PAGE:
Back in September, we introduced members of the CIEP’s Environmental Policy Working Group. Three new members share their motivations for joining the group, and their thoughts on eco-anxiety.
Until the Second World War, most people were aware that most resources were limited, and the mindset endured into the early 1960s. But then into the Western world came the brave new world of disposability – mostly oil-based products and fuels – with marketeers cheerfully generating in an ingenuous public a wonderful feeling of affluence in our ability to draw on, and pay for, unlimited resources. A growing number of families now had a car. Battery farms made chicken an everyday food instead of a Sunday Special. Freddie Laker invented the package holiday practically single-handed, and English people flew to the Med for their holidays. Those who holidayed in England were seen as deprived. Those who ate at Cranks (a pioneering vegetarian restaurant) were obviously feeble. Those who kept items to repair and reuse were clearly stingy.
Then in December 1968, six months before the moon landing, came ‘Earthrise’, which perhaps more than any other single thing – even Silent Spring, Rachel Carson’s groundbreaking book about the changes in the environment – raised awareness, clearly showing that our planet is a closed system with finite resources. After all, Earthrise was a photograph, easily understood by people worldwide.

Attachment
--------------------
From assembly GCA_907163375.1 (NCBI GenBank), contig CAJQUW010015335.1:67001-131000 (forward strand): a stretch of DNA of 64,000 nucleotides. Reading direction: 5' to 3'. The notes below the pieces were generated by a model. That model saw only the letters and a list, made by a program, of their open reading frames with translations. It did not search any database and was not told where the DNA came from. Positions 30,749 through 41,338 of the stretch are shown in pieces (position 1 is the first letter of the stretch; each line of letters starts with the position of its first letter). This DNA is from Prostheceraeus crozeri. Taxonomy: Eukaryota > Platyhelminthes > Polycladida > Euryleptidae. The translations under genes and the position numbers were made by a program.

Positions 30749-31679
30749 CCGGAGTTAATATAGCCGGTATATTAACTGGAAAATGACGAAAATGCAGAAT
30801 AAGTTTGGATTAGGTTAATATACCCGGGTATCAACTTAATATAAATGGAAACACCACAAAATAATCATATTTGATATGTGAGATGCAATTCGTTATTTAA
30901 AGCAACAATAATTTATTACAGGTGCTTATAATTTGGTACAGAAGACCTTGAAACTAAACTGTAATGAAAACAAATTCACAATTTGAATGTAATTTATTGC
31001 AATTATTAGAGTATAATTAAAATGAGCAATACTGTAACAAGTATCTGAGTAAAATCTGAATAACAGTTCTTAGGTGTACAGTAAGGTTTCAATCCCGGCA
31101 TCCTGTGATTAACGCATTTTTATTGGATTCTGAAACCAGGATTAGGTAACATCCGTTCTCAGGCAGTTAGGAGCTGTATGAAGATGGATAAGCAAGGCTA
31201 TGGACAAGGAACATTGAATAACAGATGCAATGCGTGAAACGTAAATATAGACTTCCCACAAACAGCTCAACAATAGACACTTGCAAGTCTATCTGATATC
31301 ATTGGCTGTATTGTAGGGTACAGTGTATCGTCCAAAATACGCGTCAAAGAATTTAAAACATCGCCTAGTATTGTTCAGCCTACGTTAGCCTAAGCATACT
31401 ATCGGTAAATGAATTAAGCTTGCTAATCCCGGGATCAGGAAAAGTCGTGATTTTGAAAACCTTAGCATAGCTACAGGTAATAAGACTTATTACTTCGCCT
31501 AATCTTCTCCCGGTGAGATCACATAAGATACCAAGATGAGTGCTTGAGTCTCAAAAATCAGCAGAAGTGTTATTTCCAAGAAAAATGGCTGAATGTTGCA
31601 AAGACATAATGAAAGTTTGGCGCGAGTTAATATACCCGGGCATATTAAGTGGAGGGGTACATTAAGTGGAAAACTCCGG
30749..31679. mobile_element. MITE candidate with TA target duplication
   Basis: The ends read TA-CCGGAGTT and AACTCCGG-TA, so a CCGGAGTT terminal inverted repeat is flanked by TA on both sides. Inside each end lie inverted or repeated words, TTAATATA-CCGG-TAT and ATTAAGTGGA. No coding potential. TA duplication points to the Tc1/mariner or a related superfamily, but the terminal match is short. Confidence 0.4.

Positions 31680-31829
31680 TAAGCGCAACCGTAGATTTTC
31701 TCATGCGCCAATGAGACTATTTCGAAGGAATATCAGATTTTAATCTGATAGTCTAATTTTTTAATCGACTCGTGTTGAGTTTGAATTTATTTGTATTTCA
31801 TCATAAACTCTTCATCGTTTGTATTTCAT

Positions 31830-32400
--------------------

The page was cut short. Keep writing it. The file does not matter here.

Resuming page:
I was born shortly after the war so I’ve lived through those events, and my brief summary of them reflects my own experience. What I find so unsettling now is how very effectively the powerful people who perceive that their interests are not served by the triple bottom line* have for the last half-century kept that early-1960s mindset alive – even at COP26, which ‘recommended’ voluntary action and self-policing, rather than making any attempt to regulate. This, despite the fact that we’ve seen how ineffective voluntary action and self-policing are.
The key to changing that mindset for the better is, I feel, going to be communication between those who are, and who will be, negatively affected by the short-termism that pervades our society, and that’s why I’m delighted to become part of the CIEP EPWG, spreading helpful information around the membership.
* Profit, people and the planet: a measure of not just a business’s financial performance but also its social and environmental impacts.
I’m not quite sure when I first became aware of the damage we have done, and continue to do, to our planet. In some ways it feels as though I’ve always known. I’d like to say that it was Rachel Carson who opened my eyes, but I think it was Dr. Seuss and his story of The Lorax. I think in terms of ‘thneeds’ every day.
My contribution to the planet has mostly been through my work in nature conservation, beginning with Scottish Wildlife Trust in the early 1990s. I volunteered alongside paid work. I joined Friends of the Earth and spent weekends encouraging B&Q customers to choose peat-free compost (many did!), but I never really became involved in activism (as I think of it, anyway). I am finally gradually starting to do so.
My final seven years of working directly for nature were spent developing and piloting blanket bog restoration on Dartmoor. I’m very proud of the work I did there. And the amazing capacity of peat to sequester carbon meant that my work was more specifically aligned with climate-change mitigation then than at any other time. The climate crisis is getting more of the headlines currently, but the ecological crisis is every bit as catastrophic. They are really two aspects of the same thing.